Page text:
How to Turn Photographic Textures Into Masks in Photoshop

by on 30th July 2012 with 5 Comments

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Texture is a key element of design. Learning how to wield and apply textures effectively will really open up your level of skill and proficiency in Photoshop.

Today we’re going to learn about a super quick and easy way to take a photographic texture and turn it into a mask that affects the transparency of a layer. No matter how proficient you are with Photoshop, you should be able to pick up this technique and begin using it on your projects today.

The Easy Way

Everything you want to accomplish in Photoshop can be done in a dozen different ways. You’ll find as you experiment more and more that some methods yield nearly identical results, but others that seem like they’re pretty similar can actually lead to dramatically different results.

Your task then is not to learn one way to do something and stick with it, but to explore different ways of working so you can reach a point where you instantly know which method is best in a given circumstance.

Let’s start off with an extremely basic design that could use a little texture to make it interesting. All we have is some text on a solid color background:

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Let’s say you wanted to distress this a little, age it up. How would you go about it? One thing that you might try is to grab a photograph and then use it as a texture. I want to add some cracks and random lines, so I grabbed this image.

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image source: Virginie Moerenhout

There’s a reason that I picked this one: because it seems all wrong. It’s an image of cracked ice, that’s not what I want at all is it? What you have to learn to do is see resources differently when thinking about Photoshop. Consider that they could be, not what they are.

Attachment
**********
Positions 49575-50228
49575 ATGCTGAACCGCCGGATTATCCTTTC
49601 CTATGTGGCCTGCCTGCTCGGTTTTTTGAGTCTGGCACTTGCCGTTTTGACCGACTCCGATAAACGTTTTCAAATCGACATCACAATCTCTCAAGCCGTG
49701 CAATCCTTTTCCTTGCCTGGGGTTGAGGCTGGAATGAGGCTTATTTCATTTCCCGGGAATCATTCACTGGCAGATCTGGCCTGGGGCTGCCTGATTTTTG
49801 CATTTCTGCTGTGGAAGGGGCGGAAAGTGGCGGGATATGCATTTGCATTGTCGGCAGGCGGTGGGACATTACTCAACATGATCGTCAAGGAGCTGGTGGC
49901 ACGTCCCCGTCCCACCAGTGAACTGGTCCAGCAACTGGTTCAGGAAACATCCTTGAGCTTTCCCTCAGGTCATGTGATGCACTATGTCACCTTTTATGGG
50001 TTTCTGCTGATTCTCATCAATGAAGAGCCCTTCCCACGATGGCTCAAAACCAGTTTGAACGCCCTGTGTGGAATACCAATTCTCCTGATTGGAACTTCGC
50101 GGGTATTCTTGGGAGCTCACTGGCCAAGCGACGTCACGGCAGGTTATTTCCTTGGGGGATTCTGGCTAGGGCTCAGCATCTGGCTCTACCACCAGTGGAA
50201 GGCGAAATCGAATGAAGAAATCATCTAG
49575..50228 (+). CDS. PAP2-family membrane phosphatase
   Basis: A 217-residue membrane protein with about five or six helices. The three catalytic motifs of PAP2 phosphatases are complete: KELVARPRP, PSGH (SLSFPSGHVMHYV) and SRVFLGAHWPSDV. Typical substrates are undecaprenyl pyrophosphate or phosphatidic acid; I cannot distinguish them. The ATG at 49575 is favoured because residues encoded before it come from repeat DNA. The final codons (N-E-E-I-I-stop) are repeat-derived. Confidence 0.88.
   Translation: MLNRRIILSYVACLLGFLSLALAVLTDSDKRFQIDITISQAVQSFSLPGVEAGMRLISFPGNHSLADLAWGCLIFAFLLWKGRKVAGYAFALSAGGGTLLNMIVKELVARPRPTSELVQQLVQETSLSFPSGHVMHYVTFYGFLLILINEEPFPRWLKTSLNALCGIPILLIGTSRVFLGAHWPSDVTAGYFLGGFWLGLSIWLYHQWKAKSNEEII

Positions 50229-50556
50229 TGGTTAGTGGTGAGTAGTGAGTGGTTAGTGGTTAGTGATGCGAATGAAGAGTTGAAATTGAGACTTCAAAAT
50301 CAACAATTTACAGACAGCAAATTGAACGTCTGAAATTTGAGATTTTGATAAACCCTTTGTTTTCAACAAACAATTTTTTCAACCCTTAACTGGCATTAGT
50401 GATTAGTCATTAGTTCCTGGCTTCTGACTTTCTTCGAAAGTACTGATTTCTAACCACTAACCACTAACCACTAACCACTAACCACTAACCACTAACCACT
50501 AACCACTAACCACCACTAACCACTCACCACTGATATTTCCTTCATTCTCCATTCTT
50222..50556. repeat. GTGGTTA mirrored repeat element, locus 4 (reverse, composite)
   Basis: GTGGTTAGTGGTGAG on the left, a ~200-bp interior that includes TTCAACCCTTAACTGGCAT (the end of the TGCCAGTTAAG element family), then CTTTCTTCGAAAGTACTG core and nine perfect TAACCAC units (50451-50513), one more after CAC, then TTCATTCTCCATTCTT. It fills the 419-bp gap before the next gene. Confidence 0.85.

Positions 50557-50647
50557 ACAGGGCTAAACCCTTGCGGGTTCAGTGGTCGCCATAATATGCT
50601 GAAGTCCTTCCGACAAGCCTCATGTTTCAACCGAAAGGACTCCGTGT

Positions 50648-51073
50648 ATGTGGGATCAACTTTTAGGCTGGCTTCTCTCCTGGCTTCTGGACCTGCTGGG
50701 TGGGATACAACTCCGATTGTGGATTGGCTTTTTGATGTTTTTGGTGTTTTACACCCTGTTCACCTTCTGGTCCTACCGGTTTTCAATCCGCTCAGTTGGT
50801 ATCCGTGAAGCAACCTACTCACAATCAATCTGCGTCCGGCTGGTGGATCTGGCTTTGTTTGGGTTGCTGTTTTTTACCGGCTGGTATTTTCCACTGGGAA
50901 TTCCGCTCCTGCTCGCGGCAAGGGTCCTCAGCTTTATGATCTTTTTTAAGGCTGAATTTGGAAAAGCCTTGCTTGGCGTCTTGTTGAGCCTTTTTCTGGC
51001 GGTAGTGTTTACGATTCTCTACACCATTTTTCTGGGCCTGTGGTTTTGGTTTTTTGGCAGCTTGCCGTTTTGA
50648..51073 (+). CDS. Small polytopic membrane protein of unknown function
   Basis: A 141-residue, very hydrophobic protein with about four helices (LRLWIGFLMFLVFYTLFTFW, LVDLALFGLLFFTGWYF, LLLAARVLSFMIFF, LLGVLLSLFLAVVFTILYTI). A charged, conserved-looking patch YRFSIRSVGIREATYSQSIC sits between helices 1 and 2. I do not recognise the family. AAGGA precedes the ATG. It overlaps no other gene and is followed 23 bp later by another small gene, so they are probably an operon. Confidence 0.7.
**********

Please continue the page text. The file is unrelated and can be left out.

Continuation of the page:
“What you have to learn to do is see resources differently when thinking about Photoshop. Consider that they could be, not what they are.”

So let’s say we grab this ice photo and throw it into Photoshop, now what? The easy answer is to throw it on top of everything, reduce the opacity and maybe apply some different blending modes to see what works. This will give you something like the image below:

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Pretty cool right? Unfortunately, this isn’t what I want at all. It still looks like a photo of cracked ice, just heavily styled and thrown behind my text. Let’s think about how we can go about this differently.

Masks to The Rescue

The problem with the effect above is that we’re just mixing the pixels of two images together. What we really want is a way to take the intricate crack pattern on the ice and somehow apply that to the text so that some parts appear to be worn off with time.

“The cracks on the photo are darker than their surrounding environment, so we can use those pixels to build a mask that knocks out parts of the text in that same pattern.”

The trick to accomplishing this is of course to use a mask. The cracks on the photo are darker than their surrounding environment, so we can use those pixels to build a mask that knocks out parts of the text in that same pattern. The question is, how do you turn a photo into a mask? I’m glad you asked.

Step 1: Select The Channel with The Best Contrast

In order to understand why we’re going to turn to channels for this task, you need to understand the nature of a mask. A mask is a collection of grayscale pixels that affect the transparency of a layer: black means hidden, white means visible and everything in between is, well, everything in between. If the image below were a mask, each circle would equate to a different level of transparency.

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We cover this topic in-depth in our beginner’s guide to masking. A channel is very similar in nature and also uses grayscale values. The cool thing here is that you can turn a channel into a selection, which of course then becomes a mask in a single click.

To start this process, click on your Channels panel and try to find the channel with the best contrast ratio. In my case, it was the blue channel.

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Step 2: Duplicate The Channel